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Stages are used in conversations that take place in a predefined location. They are like the direction of a stage play, allowing the activities of the conversation's participants and the positioning of the camera to be controlled while the lines are being spoken.

The default The "face to face" conversations will occur whenever a stage is not specified for the conversation.

Creating a Stage

A simple stage with two places and one camera

A stage template can be created using DA's stage editor. The setup includes the following:

  • Setting the player's position (position includes also initial orientation)
  • Setting party members' positions
  • Setting all NPC actors' positions
  • Placing one or more cameras overlooking the stage
  • Defining the focal length and clipping plane of the camera
  • The ability to import and edit existing stages to allow for template usability.
  • Ability to define/import/edit functional shots (see below) for a stage.
  • Ability to compensate cameras procedurally, for varying heights from speaker to listener, to account for racial height difference and terrain differences.
  • Defining the stages borders. This will be used to prevent creatures from stepping into the stage. (Otherwise we'll have to manually prevent creatures from walking in, and that's very likely to fail).
  • Saving the stage object as a one defined structure. The main aspect that defines the stage is the number of NPC actors involved, but there may be more than one template for the same number of NPCs actors.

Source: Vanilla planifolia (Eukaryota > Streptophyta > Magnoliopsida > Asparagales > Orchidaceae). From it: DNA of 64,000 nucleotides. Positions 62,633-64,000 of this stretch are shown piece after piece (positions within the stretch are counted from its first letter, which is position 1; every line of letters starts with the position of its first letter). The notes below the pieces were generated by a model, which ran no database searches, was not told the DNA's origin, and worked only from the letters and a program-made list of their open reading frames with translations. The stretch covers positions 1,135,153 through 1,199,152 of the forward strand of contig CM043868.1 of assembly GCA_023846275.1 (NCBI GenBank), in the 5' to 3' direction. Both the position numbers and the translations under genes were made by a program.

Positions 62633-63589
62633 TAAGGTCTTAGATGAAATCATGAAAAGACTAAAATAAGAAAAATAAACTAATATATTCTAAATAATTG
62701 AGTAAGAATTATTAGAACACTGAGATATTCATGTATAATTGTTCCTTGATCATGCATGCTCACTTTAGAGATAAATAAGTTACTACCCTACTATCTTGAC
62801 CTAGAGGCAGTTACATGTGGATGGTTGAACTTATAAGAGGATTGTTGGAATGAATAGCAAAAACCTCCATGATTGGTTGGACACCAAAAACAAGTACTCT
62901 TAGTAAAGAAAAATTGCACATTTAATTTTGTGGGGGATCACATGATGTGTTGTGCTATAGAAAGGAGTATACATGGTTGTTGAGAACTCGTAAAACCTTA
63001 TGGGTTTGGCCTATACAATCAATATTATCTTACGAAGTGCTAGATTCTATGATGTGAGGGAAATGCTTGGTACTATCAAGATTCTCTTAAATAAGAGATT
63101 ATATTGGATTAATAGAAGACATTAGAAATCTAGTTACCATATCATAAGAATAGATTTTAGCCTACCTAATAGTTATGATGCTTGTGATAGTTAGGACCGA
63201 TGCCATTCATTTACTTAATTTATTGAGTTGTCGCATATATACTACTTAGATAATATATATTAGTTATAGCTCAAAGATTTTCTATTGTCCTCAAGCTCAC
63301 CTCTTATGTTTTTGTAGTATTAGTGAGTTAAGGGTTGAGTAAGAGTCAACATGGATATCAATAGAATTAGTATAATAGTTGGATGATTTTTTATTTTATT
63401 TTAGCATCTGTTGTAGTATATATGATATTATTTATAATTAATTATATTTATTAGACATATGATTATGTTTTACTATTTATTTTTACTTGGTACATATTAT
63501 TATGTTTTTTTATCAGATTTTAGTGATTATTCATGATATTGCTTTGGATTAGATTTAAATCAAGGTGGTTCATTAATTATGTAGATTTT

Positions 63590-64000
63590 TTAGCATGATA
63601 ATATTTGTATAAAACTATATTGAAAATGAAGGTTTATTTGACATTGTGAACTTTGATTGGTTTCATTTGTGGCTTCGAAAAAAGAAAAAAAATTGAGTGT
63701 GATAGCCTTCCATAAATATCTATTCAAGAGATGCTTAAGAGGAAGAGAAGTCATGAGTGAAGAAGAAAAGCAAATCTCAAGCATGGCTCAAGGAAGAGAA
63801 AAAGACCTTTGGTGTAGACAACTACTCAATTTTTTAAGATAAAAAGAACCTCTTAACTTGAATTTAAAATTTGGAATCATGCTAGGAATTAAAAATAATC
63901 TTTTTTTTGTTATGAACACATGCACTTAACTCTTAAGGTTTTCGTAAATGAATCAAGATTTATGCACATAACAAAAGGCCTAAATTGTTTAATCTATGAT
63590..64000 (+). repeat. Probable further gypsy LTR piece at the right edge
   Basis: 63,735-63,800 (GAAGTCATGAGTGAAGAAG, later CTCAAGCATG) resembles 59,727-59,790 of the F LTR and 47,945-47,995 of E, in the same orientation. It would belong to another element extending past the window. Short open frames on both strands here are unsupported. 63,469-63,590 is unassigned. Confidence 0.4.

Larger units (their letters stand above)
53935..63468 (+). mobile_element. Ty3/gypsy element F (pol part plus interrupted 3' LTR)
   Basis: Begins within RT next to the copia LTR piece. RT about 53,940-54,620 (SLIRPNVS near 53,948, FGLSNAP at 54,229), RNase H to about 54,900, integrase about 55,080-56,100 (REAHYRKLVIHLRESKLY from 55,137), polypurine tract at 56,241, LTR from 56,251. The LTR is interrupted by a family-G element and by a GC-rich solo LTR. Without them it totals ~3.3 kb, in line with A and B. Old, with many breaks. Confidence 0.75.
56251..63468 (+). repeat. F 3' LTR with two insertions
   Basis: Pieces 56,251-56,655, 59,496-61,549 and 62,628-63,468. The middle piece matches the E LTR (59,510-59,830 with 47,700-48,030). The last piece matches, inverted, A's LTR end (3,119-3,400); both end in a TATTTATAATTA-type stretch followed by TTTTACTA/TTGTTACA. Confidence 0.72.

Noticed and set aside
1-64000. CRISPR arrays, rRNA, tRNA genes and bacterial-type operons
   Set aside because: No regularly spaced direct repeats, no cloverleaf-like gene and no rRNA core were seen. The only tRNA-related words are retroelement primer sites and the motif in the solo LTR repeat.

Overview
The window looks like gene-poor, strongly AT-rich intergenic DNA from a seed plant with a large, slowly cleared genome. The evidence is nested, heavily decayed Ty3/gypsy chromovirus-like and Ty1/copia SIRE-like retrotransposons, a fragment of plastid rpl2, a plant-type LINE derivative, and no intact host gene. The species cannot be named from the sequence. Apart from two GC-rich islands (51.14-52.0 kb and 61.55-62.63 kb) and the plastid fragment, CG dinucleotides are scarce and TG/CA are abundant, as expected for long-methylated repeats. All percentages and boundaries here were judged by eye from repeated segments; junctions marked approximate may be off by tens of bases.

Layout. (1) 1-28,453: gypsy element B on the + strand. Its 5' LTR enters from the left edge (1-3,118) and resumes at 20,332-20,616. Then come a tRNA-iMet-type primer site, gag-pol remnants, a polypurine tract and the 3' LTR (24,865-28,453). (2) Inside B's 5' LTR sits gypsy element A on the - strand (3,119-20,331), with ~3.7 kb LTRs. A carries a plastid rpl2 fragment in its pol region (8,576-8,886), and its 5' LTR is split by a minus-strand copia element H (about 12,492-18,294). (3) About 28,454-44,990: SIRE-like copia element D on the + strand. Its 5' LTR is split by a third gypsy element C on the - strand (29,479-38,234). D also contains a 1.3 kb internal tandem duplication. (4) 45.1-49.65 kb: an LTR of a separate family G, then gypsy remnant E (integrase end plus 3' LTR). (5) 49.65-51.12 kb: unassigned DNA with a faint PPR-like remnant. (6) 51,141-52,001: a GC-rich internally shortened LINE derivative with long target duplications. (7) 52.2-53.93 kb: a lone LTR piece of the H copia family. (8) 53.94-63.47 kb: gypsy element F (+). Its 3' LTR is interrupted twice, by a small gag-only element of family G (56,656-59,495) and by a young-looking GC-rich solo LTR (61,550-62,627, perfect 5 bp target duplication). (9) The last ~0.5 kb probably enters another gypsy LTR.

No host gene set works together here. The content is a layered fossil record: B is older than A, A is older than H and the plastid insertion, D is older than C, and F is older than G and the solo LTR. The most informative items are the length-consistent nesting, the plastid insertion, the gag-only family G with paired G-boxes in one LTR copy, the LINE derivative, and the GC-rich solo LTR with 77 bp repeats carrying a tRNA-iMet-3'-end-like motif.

Background. If you wish to do so, you can select the area. This is done by selecting the stage name, going to the object inspector and selecting the area. I recommend against this since it is likely to cause all kinds of confusion when you are actually 'in game'.

The yellow representations. If you want those to look like the in-game NPCs, select the NPC whose appearance you want to change. Go to the object inspector, 'Visualization', 'Source' (only option), and select the utc file that you want. This will cause the NPC to look the same in game and in the stage. This will not override the designation in the dlg editor, but more on that later. You won't be able to use 'your' GW to replace the 'player' character, but you can select any of the .utc in the game.

You can also add placeables to the stage if you wish to do so by selecting the .utp extension rather than the utc extension when you are selecting the 'source' file.

Placement: The owner of the conversation should be at (0,0,0) Anything else will cause the characters to 'jump around'. If you try to have more than two participants in a conversation using a dynamic stage, there will also be 'jumping around' This post http://forum.bioware...dynamic-stages/ discusses how to resolve that issue (it isn't pretty, but it is possible).

Setting who is speaking. (read the above link, if it isn't the owner. 1) Select the first line of the conversation, on the Cinematics tab, select the name of your dynamic stage and 'at current location' Select emotion (if any) and the camera you want to use.

2) Still on the Cinematics tab, you should have a list of 'places' for each character on your stage. For each of these 'places', select the 'tag' you want associated with that 'place'. Even if you selected the NPC (or Henchman or whatever) to look like Teagan in the stage, you have to select the tag on the Cinematics tab. You must do this for every participant in the conversation and whether or not they are required. If they are not identified as 'required', I don't think they can participate in the conversation.

3) Go to the dialogue tab. There should be a list of all possible speakers. Select the tag associated with the speaker. For a dynamic stage, you must read the link that I previously posted to find out how to keep the 'jumping around' from happening. It is not fun or pretty so I try to avoid having anyone other than the owner of the dialogue and the player in a conversation. If you want to see this in action, please download my MerAnne's Dwarves mod and play through the Dwarf Noble Origin. For the female version of the Surface Dwarf (Jasmine), there are three participants in the conversation if the Aeducan GW orders Gorim to 'tell the surface dwarf not to speak to royalty' (or something like that, been a long time since I wrote it).